7 Common Myths: Hiring Civilian Defense Attorneys
The choice of a military defense lawyer is one of the most important choices a person can make when facing legal action. The military provides members with a free Government lawyer. Many military members believe this is their only option. Know your choices and make the right decision for you.
There are several common myths about civilian military defense lawyers. Below, I examine the ones I’ve encountered the most.
1. I can’t afford a civilian military defense lawyer.
False. Every single military member, from E-1 to Chief of Staff can afford a military defense lawyer. When most military members say they can’t afford a civilian military defense lawyer, what they mean is that they don’t want to pay for one.
When you are facing serious consequences, the cost to your life and career is much, much more than anything you spend on a civilian military defense lawyer. The effects of a military legal action can follow you for life and end up costing you thousands or even millions of dollars. If you are convicted or discharged, you will lose your job, your income, and future job opportunities. In some cases, military legal action can strip a member of veteran’s benefits and retirement.
2. I should hire a military defense lawyer in my local area.
False. Many military members limit their searches to their local area. In the civilian world, people typically hire local lawyers who know are licensed in their State and are experienced in working with local courts. However, military defense is not like civilian defense. Military judges and lawyers are always changing. It is not possible to become an expert in a local base. Further, the UCMJ applies to all military branches, anywhere in the world. Most military lawyers, civilian or active-duty, travel from base to base. Location is probably the least important factor to consider.
3. I can’t choose my military defense lawyer.
False. In most serious legal actions, you have the absolute right to choose your military defense lawyer. In a court-martial, the first thing the judge will do is tell you about your right to choose your lawyer. If you are assigned a trial defense counsel or ADC, you can always let them go. If you choose a civilian military defense lawyer, you can always choose another one. You need to be happy with your military defense lawyers.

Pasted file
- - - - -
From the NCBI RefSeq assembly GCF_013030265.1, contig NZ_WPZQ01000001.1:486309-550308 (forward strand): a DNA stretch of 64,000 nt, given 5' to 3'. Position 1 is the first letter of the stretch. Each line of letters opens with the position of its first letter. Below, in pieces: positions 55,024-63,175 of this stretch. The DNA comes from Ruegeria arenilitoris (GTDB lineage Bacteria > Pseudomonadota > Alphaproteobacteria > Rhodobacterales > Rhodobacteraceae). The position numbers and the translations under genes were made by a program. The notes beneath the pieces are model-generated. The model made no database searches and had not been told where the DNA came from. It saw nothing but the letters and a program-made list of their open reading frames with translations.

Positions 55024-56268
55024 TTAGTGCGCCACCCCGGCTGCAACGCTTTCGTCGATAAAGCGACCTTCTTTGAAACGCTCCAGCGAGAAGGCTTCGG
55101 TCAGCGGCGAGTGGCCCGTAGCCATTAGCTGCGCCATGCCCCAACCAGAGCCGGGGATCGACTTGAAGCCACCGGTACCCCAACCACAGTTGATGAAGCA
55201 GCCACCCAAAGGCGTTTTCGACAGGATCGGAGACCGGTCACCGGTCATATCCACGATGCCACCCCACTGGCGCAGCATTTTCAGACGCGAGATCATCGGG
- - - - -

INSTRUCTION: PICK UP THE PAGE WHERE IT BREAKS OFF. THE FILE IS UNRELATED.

4. My free Government lawyer has the time to handle my case.
False. Your free Government lawyer may not have the time to give you the best military defense possible. Government defense counsel are usually overworked and understaffed, like most military members. In addition to your case, your free Government lawyer most likely has hundreds or thousands of other cases and clients. They may not have the same amount of time and energy to commit to your case.
5. My free Government lawyer has an independent chain of command.
Partly false. Most services have a semi-independent defense counsel branch. However, every lawyer in the military is subject to military orders and every lawyer in the military has a chain-of-command. Military lawyers, including defense lawyers, fall under the control of the Judge Advocate General.
This means that your free Government lawyer is following policy made people in his/her chain-of-command. A civilian military defense lawyer typically has no chain of command.
The basic exception to this is when a civilian military defense lawyer is a junior attorney for a firm— then the policy is set by the partners. If you want to make sure your civilian military defense lawyer is independent, look at the name of the firm or ask if he/she is a senior partner.
6. My free Government lawyer has enough experience to handle my case.
False. Your free Government lawyer may or may not have a tried a single case in his/her life. An average military defense counsel will have 2-6 years of experience, many of those years doing non-criminal cases. The last time I spoke to a Navy defense lawyer, the Navy and Marines would often assign a brand new lawyer to their defense slots.
The law is a profession. When I was a civilian and military prosecutor, the general rule of thumb was that a trial or court-martial lawyer needed at least 20 fully litigated trials/courts under his/her belt before they knew their way around a courtroom. Further, anyone with less than 10 years of experience was considered a new attorney.
7. If I hire a civilian, I cannot or should not keep my free Government lawyer.
False. You can still have your free Government lawyer on your case. If your free Government lawyer is a good lawyer, then your civilian military defense lawyer will include him/her as a part of the defense. Instead of one lawyer, you now have a team of lawyers working together for you.